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Competition into tendering on the management and operation of sports facilities has been limited reveals a survey b...
Competition into tendering on the management and operation of sports facilities has been limited reveals a survey by the Sports Council today on the impact of CCT in this area in England.

The survey was by the Centre of Leisure Research and had an 84% response rate from local authorities with a wide geographical spread. Since January 1992, 60% of contracts have been uncontested with a further 22% attracting only one external bid. In total, 84% of contracts were won by Direct Service Organisations and only 10% went to the private sector. At the time of the survey, 6% of decisions were pending.

The survey has shown a decline in specialist leisure services departments since the advent of CCT. This has raised concerns as only 26% of multi-disciplinary departments surveyed had a specific strategy for sport and recreation, compared with 41% of leisure departments.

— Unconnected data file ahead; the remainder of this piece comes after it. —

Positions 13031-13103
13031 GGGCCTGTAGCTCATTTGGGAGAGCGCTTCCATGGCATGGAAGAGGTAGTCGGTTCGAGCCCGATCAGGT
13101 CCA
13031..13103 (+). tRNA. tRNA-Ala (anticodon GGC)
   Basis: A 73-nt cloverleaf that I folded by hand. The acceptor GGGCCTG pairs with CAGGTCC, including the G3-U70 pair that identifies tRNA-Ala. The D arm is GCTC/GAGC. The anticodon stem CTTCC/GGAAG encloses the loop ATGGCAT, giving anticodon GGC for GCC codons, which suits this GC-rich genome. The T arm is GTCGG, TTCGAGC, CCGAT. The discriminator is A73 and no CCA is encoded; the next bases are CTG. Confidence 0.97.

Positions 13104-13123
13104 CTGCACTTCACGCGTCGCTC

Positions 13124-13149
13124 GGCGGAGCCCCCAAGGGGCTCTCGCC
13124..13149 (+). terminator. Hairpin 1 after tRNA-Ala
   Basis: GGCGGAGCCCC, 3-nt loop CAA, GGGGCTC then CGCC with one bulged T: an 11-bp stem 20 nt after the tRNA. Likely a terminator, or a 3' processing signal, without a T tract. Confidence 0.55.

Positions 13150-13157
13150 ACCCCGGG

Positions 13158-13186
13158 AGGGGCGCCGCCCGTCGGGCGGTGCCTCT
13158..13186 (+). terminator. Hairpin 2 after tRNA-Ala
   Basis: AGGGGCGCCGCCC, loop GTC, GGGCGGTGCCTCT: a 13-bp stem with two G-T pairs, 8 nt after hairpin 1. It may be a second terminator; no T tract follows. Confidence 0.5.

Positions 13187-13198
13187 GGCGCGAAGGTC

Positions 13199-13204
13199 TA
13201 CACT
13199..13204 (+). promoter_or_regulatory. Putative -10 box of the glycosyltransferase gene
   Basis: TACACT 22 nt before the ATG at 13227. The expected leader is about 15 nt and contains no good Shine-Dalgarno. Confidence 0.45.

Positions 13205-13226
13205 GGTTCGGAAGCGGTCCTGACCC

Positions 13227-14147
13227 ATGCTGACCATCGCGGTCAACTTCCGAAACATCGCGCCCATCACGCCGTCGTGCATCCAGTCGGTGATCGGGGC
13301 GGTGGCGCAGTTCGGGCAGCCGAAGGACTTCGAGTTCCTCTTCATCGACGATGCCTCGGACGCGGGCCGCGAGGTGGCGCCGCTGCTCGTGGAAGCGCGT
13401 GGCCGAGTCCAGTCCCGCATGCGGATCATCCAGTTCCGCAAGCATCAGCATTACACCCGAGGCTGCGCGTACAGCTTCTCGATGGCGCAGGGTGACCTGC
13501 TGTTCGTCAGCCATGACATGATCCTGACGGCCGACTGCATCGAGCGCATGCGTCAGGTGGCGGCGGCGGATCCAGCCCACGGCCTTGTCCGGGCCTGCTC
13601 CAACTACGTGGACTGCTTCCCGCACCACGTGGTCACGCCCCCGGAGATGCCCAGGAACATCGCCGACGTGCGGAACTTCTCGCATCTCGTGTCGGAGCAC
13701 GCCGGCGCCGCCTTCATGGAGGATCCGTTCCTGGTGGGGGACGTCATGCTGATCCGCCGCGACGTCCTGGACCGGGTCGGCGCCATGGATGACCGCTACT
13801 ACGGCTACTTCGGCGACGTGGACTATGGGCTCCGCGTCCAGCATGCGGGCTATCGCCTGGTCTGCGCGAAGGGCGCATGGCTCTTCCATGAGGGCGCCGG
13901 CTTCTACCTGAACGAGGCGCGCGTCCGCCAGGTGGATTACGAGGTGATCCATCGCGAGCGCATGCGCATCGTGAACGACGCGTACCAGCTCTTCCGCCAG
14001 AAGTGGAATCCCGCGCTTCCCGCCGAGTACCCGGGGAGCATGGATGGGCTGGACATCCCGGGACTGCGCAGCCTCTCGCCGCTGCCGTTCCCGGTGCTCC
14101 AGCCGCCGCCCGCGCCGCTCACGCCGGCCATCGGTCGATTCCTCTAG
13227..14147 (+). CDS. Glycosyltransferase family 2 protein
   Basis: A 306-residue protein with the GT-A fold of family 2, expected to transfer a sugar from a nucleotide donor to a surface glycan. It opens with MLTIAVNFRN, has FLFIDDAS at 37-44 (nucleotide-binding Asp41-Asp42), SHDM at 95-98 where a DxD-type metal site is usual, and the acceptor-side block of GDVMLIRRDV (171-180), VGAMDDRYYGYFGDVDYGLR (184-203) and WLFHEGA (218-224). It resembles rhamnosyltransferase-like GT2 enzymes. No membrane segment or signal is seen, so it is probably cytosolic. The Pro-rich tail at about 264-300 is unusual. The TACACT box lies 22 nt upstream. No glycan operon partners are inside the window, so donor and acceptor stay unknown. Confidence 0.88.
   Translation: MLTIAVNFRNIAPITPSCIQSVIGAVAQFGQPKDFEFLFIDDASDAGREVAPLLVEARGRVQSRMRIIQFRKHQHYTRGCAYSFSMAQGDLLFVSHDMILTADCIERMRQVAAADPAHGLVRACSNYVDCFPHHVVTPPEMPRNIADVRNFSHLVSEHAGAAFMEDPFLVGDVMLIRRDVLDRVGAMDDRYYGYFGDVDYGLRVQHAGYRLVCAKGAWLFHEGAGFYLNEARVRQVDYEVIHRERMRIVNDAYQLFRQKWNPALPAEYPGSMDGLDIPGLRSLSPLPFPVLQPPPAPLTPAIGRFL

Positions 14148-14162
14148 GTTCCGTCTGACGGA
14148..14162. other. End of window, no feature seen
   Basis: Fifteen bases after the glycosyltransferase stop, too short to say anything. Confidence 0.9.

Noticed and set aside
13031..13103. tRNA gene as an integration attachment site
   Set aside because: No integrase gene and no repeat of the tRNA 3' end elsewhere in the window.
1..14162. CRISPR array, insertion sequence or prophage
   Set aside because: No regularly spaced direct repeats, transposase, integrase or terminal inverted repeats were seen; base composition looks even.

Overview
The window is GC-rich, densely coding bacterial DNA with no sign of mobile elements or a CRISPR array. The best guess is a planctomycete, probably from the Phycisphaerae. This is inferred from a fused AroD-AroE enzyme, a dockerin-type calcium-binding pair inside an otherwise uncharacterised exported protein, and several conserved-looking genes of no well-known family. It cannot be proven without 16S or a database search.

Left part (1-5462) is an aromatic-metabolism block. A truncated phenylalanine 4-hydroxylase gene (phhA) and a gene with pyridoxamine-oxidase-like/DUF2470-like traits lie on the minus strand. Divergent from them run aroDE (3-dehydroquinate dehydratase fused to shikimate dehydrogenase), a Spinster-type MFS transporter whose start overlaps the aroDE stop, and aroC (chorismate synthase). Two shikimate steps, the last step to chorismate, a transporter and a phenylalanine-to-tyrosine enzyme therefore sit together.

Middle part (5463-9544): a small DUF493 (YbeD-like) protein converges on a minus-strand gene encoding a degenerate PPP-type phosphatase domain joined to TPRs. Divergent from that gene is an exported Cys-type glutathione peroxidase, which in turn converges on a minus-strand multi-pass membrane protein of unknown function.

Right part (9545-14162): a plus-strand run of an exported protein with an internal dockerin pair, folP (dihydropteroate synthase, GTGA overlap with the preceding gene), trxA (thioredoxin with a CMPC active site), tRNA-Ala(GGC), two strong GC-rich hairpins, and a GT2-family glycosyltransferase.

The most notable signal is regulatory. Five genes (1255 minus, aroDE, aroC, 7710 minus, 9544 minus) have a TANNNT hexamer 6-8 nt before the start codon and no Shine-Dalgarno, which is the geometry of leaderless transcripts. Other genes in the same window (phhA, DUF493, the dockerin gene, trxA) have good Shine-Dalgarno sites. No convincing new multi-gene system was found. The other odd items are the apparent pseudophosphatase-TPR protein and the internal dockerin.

In the majority of cases the client was unable to evaluate performance. While a contractor may have been given parameters to work within, there did not appear to be a system for monitoring or measuring the extent to which policy was being delivered in practice, says the Sports Council.

The significant changes brought about by CCT also have important implications for the Sports Council in its own objectives of increasing participation and developing performance. Derek Casey, Acting Director General commented: 'The results of this survey show that sport is under some pressure and could lose its visibility within the local authority structure.

Clients and contractors will need to work together to ensure the issues outlined in this report relating to management structures, policy and performance evaluation are used in the preparation for and the implementation of the second phase of CCT.'

Every local authority in England will receive a complimentary copy of the report which is available from the Sports Council Information Unit at £15.

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